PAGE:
After Baldwin County Commission chatter concerning the 2014 fiscal year budget, the county adopted the document as presented Tuesday night in a 4-1 vote, with District 1 Commissioner Emily Davis the lone vote against.
The budget for the period of Jan. 1 to Dec. 31, 2014 is balanced with a general fund of $18.5 million.
County Finance Director Dawn Hudson said requests, mandates and reductions created just a $41,000 overall revenue increase.
“This is a conservative, balanced budget, and there wasn’t really any additional funding,” Hudson said.
Henry Craig, District 4, and Davis tried attaching amendments to the document that eventually failed after board debate.
Craig requested resolution language restricting the county’s tax anticipation note (TAN). The county borrows money as needed for general operating expenditures incurred throughout the fiscal year until revenue tax streams are actually collected from October to December.
The budget language states such “notes shall not exceed $7,500,000.” Craig wanted that dropped to a flat $7 million.
“We’ve worked very hard to give the community the message that we are going to stop borrowing money. I don’t want to give a message we will even consider at this time increasing our dependence on borrowed money,” Craig said.
Chairman Sammy Hall, District 3, disagreed with Craig’s TAN-related motion.
“We aren’t going to borrow money that we don’t need,” Hall said. “We don’t expect to borrow $7 million, but in the event that we have a critical situation and we have to, it would be much easier to have that built into our budget to do it. It’s kind of a safety net.”
The county borrowed $7 million off last year’s TAN. Hudson said interest costs will approach $100,000.
The finance director said the county stops drawing from the note as soon as tax revenue comes in each fall.
Craig’s TAN language amendment failed 3-2 with Tommy French, District 2, Davis and Hall voting against it.
Davis also revisited her “across the board” raises for all county employees budget amendment proposal Tuesday.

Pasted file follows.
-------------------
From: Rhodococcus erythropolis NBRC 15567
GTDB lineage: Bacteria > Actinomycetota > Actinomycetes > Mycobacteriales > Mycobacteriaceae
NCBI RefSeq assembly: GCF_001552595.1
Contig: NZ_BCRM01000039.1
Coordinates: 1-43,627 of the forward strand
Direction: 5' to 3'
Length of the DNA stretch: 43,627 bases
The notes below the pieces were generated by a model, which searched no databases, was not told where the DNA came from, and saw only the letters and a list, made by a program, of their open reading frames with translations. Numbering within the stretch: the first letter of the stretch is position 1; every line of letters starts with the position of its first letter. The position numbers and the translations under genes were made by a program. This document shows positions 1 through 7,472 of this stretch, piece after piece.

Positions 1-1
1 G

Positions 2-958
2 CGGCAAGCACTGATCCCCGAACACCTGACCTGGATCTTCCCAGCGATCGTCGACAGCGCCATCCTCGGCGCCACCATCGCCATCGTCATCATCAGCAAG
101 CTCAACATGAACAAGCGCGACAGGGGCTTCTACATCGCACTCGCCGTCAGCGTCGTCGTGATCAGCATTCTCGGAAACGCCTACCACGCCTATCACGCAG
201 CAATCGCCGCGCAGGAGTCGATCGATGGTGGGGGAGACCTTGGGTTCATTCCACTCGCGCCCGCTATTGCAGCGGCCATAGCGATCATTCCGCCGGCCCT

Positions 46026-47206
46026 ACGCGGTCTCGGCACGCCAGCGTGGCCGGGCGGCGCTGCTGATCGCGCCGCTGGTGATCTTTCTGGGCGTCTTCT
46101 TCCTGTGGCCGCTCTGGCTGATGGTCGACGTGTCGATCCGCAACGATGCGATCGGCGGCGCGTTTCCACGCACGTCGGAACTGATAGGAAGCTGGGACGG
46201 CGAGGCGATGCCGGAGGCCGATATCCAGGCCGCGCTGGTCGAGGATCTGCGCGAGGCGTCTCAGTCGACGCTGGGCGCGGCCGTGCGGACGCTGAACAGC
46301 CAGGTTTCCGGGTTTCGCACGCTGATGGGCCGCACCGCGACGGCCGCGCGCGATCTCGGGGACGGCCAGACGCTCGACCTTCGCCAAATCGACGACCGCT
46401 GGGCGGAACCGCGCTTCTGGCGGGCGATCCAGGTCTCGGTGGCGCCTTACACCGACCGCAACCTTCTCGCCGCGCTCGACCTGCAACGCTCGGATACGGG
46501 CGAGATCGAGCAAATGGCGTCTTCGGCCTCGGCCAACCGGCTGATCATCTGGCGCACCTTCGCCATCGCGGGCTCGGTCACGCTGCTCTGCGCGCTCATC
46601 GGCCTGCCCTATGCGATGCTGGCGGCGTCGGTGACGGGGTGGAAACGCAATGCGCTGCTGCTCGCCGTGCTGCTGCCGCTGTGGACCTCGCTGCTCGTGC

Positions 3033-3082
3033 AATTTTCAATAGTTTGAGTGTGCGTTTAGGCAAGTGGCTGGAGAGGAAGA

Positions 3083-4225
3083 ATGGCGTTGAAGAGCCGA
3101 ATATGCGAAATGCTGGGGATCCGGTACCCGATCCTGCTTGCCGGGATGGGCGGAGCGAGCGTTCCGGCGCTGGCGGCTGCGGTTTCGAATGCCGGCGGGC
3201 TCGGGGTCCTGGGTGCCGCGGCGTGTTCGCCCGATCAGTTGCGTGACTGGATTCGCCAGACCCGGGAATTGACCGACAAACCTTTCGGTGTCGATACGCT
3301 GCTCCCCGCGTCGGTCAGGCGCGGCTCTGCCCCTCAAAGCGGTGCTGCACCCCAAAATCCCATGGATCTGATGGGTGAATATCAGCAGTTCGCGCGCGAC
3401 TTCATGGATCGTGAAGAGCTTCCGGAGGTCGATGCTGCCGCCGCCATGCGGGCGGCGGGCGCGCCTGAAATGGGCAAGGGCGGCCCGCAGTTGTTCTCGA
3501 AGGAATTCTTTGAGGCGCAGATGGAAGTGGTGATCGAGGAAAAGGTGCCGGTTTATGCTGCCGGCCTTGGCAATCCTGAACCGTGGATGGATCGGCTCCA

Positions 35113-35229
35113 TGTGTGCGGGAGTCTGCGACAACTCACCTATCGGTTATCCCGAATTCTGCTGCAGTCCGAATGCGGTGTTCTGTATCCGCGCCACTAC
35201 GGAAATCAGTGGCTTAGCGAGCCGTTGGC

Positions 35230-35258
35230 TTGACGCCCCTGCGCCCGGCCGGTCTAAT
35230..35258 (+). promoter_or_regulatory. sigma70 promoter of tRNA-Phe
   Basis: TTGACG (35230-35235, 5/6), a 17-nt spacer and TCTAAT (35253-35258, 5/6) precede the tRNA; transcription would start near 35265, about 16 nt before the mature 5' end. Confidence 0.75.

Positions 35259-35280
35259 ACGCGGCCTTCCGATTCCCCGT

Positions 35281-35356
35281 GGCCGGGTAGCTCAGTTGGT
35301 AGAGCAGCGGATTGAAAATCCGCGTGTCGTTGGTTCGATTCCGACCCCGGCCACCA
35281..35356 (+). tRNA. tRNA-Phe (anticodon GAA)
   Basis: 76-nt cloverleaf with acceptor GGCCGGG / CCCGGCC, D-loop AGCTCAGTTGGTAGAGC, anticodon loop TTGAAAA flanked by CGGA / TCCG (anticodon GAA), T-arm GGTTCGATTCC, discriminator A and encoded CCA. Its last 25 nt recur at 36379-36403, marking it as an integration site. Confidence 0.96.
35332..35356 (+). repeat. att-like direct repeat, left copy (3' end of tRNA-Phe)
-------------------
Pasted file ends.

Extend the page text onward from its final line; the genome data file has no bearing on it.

Craig asked his fellow commissioner to define the raise because the motion would affect the balanced budget.
“In talking with our finance director and county manager, it is possible and can happen,” Davis said.
Hudson reminded the board budget amendments could come during the next year when the millage rate is set.
Davis’ push for raises died for lack of a commissioner second to the motion.
n City and County researching functional service consolidation
Hall said in the last five months several meetings with City of Milledgeville officials, county management and attorneys have included discussion on service consolidation such as fire departments, building codes and 911 emergency areas.
“We’ve discussed it for five months and are still in about the same position we started,” Hall said. “Those of us that have been meeting agreed there needs to be a consensus among us that’s the direction we want to go in.”
Commissioners passed a resolution approving a cooperative effort between city and county boards to explore possible consolidation areas if it’s advantageous to do so, according to Hall.
Both government bodies must be informed of matters discussed and studied between and on behalf of the two entities.
The mayor and Council will vote on a similar resolution at their regular gathering next week, according to County Attorney David McRee.
Craig applauded the new working relationship.
“I can’t remember when this was ever done before where the city and county readily talked about doing things together for the benefit for the entire community,” he said.